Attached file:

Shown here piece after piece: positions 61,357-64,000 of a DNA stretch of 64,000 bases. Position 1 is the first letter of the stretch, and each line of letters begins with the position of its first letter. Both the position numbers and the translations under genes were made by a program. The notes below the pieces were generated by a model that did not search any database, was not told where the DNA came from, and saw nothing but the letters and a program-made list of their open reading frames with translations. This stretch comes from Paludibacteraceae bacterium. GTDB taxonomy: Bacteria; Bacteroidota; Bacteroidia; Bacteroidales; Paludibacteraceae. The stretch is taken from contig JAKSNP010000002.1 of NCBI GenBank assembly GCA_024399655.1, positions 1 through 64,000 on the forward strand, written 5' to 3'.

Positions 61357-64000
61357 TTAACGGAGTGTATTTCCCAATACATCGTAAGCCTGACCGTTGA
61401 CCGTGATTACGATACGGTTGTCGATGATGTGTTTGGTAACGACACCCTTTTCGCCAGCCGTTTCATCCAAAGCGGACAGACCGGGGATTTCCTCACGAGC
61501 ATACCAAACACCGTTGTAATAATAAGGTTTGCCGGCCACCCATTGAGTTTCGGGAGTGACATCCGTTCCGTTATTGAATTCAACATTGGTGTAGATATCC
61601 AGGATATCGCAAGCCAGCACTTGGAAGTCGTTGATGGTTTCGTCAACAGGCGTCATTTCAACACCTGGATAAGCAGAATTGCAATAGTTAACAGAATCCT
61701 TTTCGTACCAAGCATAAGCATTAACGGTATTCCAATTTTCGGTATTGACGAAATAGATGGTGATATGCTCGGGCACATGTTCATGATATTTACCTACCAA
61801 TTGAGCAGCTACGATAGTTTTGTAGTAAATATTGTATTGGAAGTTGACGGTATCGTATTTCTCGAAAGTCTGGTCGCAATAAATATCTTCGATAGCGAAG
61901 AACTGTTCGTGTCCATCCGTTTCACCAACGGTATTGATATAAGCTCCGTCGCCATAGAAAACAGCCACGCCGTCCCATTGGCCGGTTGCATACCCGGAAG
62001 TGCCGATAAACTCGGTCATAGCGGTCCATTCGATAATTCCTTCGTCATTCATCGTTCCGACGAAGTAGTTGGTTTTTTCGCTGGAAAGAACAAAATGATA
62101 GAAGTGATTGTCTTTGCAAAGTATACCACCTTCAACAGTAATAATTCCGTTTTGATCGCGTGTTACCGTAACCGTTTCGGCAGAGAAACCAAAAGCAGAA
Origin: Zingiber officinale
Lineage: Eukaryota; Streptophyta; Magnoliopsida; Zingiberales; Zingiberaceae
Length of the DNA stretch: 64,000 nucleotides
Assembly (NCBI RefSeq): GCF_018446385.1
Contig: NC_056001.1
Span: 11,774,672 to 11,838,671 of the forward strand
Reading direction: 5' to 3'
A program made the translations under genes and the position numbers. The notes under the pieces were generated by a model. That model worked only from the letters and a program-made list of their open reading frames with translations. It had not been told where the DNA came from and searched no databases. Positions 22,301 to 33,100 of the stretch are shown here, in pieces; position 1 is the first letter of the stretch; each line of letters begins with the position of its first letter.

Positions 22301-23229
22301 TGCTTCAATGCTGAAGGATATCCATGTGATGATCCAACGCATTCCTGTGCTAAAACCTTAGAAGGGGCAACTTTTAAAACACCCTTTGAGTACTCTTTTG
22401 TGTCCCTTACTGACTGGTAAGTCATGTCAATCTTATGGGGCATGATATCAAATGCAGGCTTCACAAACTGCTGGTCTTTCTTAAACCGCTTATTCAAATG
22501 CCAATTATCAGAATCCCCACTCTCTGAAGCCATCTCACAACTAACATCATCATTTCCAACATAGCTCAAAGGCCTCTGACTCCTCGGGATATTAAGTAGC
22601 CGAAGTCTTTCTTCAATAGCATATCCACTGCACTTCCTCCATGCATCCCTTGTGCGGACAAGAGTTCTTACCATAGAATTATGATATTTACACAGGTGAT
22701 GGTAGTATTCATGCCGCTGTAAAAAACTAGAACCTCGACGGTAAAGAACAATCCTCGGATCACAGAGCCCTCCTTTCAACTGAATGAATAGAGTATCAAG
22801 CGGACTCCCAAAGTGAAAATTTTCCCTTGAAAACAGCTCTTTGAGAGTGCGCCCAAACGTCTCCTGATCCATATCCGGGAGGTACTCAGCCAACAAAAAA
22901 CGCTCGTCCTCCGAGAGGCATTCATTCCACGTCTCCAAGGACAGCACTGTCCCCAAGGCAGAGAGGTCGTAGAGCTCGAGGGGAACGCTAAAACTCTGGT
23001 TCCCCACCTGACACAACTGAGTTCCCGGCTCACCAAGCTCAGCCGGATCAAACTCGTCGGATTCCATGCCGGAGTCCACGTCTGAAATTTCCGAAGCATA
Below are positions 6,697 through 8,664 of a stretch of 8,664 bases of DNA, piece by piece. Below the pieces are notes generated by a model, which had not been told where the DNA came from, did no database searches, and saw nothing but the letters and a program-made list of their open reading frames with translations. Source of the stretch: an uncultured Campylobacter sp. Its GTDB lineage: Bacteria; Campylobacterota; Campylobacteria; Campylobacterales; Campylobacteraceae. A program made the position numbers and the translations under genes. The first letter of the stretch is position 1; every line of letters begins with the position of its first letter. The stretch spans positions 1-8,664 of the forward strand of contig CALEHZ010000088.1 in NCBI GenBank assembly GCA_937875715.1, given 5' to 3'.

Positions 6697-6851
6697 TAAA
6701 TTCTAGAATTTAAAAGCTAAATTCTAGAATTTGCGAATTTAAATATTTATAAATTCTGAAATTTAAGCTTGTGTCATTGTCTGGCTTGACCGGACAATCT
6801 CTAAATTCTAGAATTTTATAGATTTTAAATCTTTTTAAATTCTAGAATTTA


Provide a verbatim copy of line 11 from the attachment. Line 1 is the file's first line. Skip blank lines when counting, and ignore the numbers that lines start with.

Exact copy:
62101 GAAGTGATTGTCTTTGCAAAGTATACCACCTTCAACAGTAATAATTCCGTTTTGATCGCGTGTTACCGTAACCGTTTCGGCAGAGAAACCAAAAGCAGAA